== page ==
As the healthcare industry goes digital, the mountains of paper documents are becoming weightless records stored in the cloud. This change is beneficial to both doctors and patients alike, helping to save time and money, and making processes much simpler. While many healthcare providers have embraced the digital changeover, some are still lagging behind. Now Congress is making sure they get on board.
Driving the migration of records to the cloud are two laws, HIPAA (the Health Insurance Portability and Accountability Act) omnibus and ARRA (the American Recovery and Reinvestment Act). According to Scott Good of Forbes, “by 2015, all medical professionals with access to patient records must utilize electronic medical and health records (EMR and EHR), or face penalties.”
Moving medical records to the cloud isn’t just about compliance. It’s also opening up new opportunities to care for patients.
Matthew Toohey is a pediatrician for a private practice in Pennsylvania and the co-founder of the website PediatricianNextDoor.com, which provides information on medicine and parenting. Toohey began his career with a practice that did not use digital records and has now moved on to one that does.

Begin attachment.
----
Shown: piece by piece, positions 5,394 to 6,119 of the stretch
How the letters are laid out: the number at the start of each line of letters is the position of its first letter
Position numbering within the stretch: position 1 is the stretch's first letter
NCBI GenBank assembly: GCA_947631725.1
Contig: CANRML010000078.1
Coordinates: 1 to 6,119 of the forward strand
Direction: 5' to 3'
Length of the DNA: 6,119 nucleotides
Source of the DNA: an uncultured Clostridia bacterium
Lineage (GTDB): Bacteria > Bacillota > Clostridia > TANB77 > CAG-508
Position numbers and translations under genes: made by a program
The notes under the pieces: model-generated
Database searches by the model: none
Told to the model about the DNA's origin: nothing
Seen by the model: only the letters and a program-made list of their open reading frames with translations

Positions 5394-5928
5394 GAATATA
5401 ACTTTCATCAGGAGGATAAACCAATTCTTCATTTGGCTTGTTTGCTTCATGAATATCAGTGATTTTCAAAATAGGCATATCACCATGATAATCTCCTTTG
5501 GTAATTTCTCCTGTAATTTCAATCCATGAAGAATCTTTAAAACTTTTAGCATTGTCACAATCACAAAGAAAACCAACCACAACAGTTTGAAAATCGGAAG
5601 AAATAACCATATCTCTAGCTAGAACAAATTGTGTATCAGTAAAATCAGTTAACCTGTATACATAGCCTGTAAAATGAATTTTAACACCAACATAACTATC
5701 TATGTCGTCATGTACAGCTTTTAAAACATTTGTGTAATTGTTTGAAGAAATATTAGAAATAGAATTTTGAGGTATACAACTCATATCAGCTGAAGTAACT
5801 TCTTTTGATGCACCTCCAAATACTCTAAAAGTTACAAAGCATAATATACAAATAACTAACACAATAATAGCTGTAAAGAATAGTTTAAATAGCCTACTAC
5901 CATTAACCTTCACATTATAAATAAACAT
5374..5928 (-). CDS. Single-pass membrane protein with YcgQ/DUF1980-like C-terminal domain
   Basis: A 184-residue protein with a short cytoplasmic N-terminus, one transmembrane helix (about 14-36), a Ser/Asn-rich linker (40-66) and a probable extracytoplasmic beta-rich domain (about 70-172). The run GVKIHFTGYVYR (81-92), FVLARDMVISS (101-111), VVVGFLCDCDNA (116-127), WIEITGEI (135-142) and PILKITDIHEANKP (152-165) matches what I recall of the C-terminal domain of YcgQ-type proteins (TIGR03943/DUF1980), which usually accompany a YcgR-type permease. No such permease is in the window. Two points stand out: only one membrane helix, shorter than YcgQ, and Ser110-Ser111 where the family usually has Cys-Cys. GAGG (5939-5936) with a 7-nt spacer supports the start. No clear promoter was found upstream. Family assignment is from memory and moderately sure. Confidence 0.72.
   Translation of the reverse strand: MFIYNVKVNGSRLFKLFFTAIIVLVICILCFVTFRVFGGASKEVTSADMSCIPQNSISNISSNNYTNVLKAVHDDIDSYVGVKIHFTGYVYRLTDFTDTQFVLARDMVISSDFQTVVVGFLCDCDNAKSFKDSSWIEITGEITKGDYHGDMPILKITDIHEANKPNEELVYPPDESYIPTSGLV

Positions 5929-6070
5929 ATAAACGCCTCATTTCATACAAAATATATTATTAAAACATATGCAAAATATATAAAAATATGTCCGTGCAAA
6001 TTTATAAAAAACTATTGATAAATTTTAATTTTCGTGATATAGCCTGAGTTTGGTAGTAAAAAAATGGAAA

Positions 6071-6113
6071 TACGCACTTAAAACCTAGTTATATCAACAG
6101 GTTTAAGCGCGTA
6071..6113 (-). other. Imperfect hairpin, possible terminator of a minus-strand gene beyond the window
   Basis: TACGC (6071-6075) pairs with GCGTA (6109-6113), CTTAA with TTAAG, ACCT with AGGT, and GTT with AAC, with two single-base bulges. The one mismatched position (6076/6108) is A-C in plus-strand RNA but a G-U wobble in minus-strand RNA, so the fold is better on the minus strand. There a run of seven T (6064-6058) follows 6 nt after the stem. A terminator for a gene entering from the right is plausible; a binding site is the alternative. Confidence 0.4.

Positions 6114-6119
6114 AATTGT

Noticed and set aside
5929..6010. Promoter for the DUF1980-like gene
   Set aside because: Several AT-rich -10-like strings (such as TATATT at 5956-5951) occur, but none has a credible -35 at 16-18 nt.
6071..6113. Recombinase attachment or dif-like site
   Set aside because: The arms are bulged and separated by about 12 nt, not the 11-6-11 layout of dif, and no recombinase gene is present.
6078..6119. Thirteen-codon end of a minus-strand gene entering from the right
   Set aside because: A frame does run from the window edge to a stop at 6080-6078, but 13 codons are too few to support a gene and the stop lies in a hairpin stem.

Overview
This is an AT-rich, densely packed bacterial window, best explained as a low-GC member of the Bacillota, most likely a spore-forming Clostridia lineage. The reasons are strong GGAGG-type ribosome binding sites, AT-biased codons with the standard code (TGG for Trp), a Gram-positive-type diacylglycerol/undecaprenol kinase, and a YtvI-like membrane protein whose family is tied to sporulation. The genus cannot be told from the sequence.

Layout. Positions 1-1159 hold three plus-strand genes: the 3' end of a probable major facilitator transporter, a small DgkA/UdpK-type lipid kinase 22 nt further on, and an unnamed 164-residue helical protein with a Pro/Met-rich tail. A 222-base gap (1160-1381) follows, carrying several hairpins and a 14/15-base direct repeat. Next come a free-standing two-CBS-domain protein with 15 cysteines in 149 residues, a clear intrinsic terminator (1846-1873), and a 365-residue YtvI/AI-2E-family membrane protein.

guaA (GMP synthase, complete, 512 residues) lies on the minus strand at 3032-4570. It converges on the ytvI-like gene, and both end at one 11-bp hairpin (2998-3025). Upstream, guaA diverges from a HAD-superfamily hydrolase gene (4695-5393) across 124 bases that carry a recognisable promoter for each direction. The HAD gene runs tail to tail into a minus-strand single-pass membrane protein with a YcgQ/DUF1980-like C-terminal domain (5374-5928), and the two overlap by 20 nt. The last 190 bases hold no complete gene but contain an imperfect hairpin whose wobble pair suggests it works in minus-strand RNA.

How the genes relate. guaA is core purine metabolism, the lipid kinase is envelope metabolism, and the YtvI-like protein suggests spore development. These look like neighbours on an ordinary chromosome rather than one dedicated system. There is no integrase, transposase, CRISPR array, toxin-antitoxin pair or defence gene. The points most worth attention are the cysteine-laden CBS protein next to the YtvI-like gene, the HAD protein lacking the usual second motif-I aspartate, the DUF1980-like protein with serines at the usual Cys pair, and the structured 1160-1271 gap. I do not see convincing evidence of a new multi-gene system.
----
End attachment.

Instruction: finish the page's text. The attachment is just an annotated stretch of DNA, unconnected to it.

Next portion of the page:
“This is a whole new frontier. It’s all new to the industry and it’s evolving so fast,” Toohey said of electronic medical records (EMR) and cloud-based services. “It can change the whole makeup of how people practice medicine. You can have all of your patient records on an iPad and access if from anywhere. Cloud-based services can eliminate a lot of headaches.”
Toohey said another benefit of healthcare going digital is that it’s much easier for doctors to fill prescriptions because they can do it with the click of a button rather than having to call it in. Also, several practices are now able to provide “patient portals” which allow patients to access their records from their home computers.
As far as why some healthcare providers have been reluctant to switch to EMR and cloud computing, Toohey believes it could be due to security concerns or simply a lack of knowledge about the benefits.
HIPAA is taking security concerns into account, however, by creating a 10-point checklist to determine if a cloud provider is is up to its standards. Some of the requirements include specific security procedures, encryption of data, regular monitoring, disaster recovery, and more.
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